Like a loyal but overlooked wingman, some golf courses never seem to get the credit they deserve. Despite having many worthwhile attributes, they are often dismissively referred to as “the other one.” Such is the case with the Revere Golf Club’s Concord track, which is frequently overshadowed by its flashier counterpart, the Lexington course.
At 7,069 yards from the tips, Concord is only 74 yards shorter than its neighbor, yet many golfers who have played both come away with the impression that it is easier, despite a slope that is substantially higher than Lexington’s from the tips and virtually identical from the more commonly played gold tees, which still require players to traverse nearly 6,550 yards. If Concord offers one measure of forgiveness, it comes in the form of banked rough that on many holes kicks moderately errant tee shots back toward the fairway. However, drives that wander farther off course than that will almost certainly disappear into the ever-present desert that surrounds this scenic track.
Any preconception of Concord’s ease will be dispelled on the first tee, as players search in vain for the green on the 408-yard par 4. While the hole plays steeply downhill, the fairway bends to the right around a grove of trees, making an overly aggressive swing imprudent to say the least. Even from the short grass, the downhill approach requires finesse to hold a surprisingly fast and unreceptive green. The triangular putting surface is flanked on all three sides by bunkers, although the one on the right edge is far less prominent than the others.
Those who reach the green in regulation are not guaranteed a par, however. The surface’s slickness, combined with subtle breaks and the relentless influence of the valley below, requires an abacus to calculate the correct line and speed.
After a short but vexingly difficult par 4 comes the par-3 fifth hole, which spans only 184 yards (153 from the gold set) but provides ample opportunity for disaster. Beware of any front pin placement; with water lapping at the green’s front edge, there is zero margin for error short. Long isn’t much fun either, as a trio of bunkers along the back edge offers overly conservative players the chance to blast a bunker shot to a downhill green toward the water. What could possibly go wrong?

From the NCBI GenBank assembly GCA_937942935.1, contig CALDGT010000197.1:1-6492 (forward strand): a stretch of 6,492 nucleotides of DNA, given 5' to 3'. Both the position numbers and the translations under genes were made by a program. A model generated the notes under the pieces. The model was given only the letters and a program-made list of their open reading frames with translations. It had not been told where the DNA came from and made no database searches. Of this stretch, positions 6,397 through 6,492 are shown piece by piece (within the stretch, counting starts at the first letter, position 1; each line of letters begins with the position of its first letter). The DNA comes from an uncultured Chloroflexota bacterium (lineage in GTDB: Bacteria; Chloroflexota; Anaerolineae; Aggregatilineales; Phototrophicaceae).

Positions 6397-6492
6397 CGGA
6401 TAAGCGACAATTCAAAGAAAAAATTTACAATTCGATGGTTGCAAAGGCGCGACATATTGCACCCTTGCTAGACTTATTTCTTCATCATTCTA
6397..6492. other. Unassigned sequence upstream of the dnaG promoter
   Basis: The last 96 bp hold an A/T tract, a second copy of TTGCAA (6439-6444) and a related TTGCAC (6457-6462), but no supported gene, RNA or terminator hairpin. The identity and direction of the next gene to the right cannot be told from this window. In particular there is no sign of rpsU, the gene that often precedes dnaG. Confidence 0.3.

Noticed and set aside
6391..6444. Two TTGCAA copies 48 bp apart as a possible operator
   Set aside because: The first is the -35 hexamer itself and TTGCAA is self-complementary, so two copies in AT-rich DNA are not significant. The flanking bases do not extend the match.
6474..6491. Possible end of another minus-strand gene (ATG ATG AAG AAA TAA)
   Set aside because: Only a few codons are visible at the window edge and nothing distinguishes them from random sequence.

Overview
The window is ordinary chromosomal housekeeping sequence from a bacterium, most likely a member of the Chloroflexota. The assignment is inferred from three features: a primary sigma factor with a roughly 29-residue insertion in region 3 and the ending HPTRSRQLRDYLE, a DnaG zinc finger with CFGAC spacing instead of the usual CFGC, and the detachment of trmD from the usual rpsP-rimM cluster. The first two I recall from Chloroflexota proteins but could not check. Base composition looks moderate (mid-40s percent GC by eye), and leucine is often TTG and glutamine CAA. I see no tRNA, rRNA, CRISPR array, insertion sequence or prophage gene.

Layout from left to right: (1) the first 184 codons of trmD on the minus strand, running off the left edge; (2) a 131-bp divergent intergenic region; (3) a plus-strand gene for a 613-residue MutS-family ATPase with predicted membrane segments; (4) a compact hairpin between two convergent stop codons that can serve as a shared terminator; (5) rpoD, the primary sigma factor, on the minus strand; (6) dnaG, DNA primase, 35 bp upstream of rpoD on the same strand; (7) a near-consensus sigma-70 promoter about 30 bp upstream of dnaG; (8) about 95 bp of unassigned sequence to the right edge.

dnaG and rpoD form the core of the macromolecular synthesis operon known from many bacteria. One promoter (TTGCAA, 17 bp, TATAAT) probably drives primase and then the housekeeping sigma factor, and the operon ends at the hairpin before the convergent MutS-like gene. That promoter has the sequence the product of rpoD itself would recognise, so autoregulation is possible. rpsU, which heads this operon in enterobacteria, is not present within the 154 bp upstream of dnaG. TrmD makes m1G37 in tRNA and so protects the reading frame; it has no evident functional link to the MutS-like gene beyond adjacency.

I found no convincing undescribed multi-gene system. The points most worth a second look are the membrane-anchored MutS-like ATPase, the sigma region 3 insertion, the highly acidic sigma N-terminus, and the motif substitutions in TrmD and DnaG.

Concord’s front side closes with a par 5 that plays only 508 yards but requires a Sherpa to carry the bag as one treks up the mountain. The most distant bunker visible from the tee makes a good target, as the hole bends almost 90 degrees to the left from that point. The second shot is blind; just inside the trees on the left is a good line. Those who elect to challenge this green in two must thread between a pair of staggered bunkers — one along each edge — short of the putting surface.
No. 12 is a cliffhanger-style par 3 with a sweeping vista of the valley’s southern edge. Although the steep drop-off compels some to play two clubs less than normal, a one-club deduction is probably plenty on this 241-yard hole. While a sprawling bunker guards the entire back edge, left is the miss that must be avoided at all costs, as a deep ravine virtually guarantees an unrecoverable ball.
A reachable par 4 for bombers at only 361 yards (318 from the gold), No. 15 is a classic risk-reward hole. A large bunker sits directly in the fairway; those who attempt to carry it and fail face a 90-yard bunker shot. Those who opt for the more sensible approach, however, will have a wedge to a relatively defenseless green.
The Concord course’s final offering is unusual both in that it is a par 5 and that it is one of the most intriguingly designed holes in Southern Nevada. The pond fronting the tee box is technically in play but really is employed only for psychological purposes. Beyond that, the fairway crests a hill, offering no glimpse of what is to come.
The second shot, which for most amateurs will be a lay-up, descends like a ski slope toward a massive gulley that defines the green’s front edge. Fortunately, there are several stair-step tiers near the bottom. The prudent play is to subtract at least two clubs to stay well short of the hazard, then strike a lob wedge with conviction. While a cacophony of bunkers peppers the shallow green’s back edge, long is much better than short. This closing hole can be a birdie or a double-bogey.
With its wide views, interesting design and wicked greens, Concord deserves more respect than it generally gets. Like many tracks around town, the course is being overseeded for winter and will reopen for play this Saturday. The Revere Golf Club is located at 2600 Hampton Road in Henderson, overlooking the Anthem community. For more information or to reserve a tee time, visit www.reveregolf.com or call 259-4653.